Despite the apparent hold backs there are a few things in Terror Eyes that are worthy of ‘nasty’ as bonces turn up in pots of stew and an aquarium tank and the most decent slice of gruel involving the machete and a fishing net, can also be seen adorning the front of the pre-VRA video cover. I would imagine it was the video cover that also contributed to ‘Terror Eyes’ seizure when our censorship was at it’s strictest and most ludicrous.

Now in more enlightened times this would obtain an 18 with the greatest of ease, if not a 15 certificate at a push.

I enjoyed this little movie very much no matter how far fetched and ‘hokey’ it did seem at times. The acting is also pretty decent and quite convincing with Rachel Ward being a suitable heroine, though on occasion it seems that someone may have needed to prod her into ‘life’.

Terror Eyes is currently unavailable on DVD at the moment of writing this, whether in this version or under the movies other title ‘Night School’ but when it is I will definitely purchase. One thing I would like to see on the DVD would be a director’s commentary, if the chaps still alive, especially on the subject of how ‘family film orientated’ personnel got involved with stalk and slash and why? Although tepid, Terror Eyes shows promise and given to the right director with the right talent could be a suitable candidate for a re-make.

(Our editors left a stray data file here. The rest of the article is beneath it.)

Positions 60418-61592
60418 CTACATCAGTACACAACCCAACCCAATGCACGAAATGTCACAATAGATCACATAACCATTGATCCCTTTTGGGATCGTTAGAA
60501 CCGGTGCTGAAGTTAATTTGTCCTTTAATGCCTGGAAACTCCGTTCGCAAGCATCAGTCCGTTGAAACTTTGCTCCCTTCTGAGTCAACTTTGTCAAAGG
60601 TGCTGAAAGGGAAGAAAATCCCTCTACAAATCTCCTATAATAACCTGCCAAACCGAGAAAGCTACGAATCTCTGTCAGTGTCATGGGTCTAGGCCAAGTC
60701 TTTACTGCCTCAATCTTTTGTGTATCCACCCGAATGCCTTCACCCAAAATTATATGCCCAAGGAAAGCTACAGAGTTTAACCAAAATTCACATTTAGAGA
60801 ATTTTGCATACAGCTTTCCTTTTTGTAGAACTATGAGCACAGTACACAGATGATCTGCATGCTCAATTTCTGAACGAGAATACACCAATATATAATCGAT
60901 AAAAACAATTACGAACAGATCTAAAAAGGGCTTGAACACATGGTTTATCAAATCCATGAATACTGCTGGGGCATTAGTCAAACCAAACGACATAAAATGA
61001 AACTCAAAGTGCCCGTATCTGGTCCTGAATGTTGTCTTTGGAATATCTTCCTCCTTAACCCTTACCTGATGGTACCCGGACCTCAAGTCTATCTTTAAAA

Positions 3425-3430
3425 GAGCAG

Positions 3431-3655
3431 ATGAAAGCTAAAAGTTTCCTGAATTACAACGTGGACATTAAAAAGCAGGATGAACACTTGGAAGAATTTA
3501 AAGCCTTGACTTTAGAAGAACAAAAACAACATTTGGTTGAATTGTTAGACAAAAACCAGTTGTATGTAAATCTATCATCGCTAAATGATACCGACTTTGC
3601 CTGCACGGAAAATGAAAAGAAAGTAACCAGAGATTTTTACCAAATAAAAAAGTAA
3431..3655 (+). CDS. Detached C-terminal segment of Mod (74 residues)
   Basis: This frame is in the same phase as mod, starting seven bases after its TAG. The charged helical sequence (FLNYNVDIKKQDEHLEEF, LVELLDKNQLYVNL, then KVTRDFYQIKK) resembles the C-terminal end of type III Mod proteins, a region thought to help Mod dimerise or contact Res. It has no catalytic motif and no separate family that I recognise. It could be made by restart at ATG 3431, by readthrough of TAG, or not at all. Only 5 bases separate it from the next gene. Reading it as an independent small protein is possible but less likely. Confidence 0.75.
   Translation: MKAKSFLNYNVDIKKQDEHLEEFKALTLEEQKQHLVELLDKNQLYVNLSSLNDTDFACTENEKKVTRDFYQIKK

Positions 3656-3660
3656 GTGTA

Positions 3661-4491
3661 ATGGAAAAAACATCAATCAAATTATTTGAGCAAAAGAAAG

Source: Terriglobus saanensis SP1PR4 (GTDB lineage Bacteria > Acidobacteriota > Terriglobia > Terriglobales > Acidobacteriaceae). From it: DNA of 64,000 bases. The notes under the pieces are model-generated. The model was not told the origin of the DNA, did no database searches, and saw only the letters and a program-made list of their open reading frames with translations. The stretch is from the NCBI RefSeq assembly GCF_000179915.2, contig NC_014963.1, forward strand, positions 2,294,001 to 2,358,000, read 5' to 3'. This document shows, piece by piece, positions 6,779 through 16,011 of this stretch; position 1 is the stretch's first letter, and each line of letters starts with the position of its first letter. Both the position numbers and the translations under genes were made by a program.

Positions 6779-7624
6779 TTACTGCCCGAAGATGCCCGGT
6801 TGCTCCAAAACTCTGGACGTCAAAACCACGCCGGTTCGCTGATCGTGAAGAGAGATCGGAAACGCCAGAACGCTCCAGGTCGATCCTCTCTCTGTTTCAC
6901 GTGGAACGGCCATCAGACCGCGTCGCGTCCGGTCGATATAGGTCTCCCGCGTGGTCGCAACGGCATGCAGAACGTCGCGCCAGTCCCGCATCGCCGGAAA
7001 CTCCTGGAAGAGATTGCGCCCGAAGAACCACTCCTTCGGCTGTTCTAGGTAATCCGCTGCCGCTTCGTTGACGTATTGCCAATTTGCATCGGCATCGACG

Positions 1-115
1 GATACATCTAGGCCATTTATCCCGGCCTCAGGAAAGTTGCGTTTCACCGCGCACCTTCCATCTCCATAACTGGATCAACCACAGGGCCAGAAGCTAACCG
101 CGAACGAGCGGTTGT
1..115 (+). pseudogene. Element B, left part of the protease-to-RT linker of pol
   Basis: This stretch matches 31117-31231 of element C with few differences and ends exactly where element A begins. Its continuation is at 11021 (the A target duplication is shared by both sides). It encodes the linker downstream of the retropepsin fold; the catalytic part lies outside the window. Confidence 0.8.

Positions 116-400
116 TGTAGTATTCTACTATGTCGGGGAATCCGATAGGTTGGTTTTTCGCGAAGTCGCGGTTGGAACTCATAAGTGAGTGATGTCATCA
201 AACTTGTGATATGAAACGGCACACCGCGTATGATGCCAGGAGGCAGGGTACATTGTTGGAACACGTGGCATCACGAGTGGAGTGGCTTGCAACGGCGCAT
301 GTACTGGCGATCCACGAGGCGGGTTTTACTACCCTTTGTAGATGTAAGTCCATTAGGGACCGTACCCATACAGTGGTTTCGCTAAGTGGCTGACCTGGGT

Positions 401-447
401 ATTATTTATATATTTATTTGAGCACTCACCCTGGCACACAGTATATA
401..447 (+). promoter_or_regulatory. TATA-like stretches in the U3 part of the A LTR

Director: Ken Hughes

The Players:

Leonard Mann (Lieutenant Judd Austin)

Rachel Ward (Eleanor Adjai)

Drew Snyder (Professor Vincent Millett)

Joseph R Sicari (Taj)

Nicholas Cairis (Gus)

Karen MacDonald (Carol Mann)

Annette Miller (Helene Griffin)

Also Known As:

Night School (USA)

Kauhun varjo (Finland)

Killer della notte, Il (Italy)

Psicosis II (Spain)

Terror Eyes - Der Frauenköpfer (Austria)

Yeux de la terreur, Les (France)

Both the cinema and 1987 Guild Home Video releases were cut by 1 minute 16 secs by the BBFC to edit blood spurts during the changing room murder and some shots from the paint daubing in the shower scene.

Gallery 'Terror Eyes':

l-r : Cheek of It / Motorcycle Madness / Trash-Can Find


l-r : Something Sinister in the Stew / Scream n' Slice / The New Guinea Excursion

l-r : Run Down / The Final Blow

THE NASTIES : THE GHASTLY ONES (1968)






After reading the damning reviews about this nasty by the majority of nearly all who have bothered to sit through it; I was expecting something totally shambolic.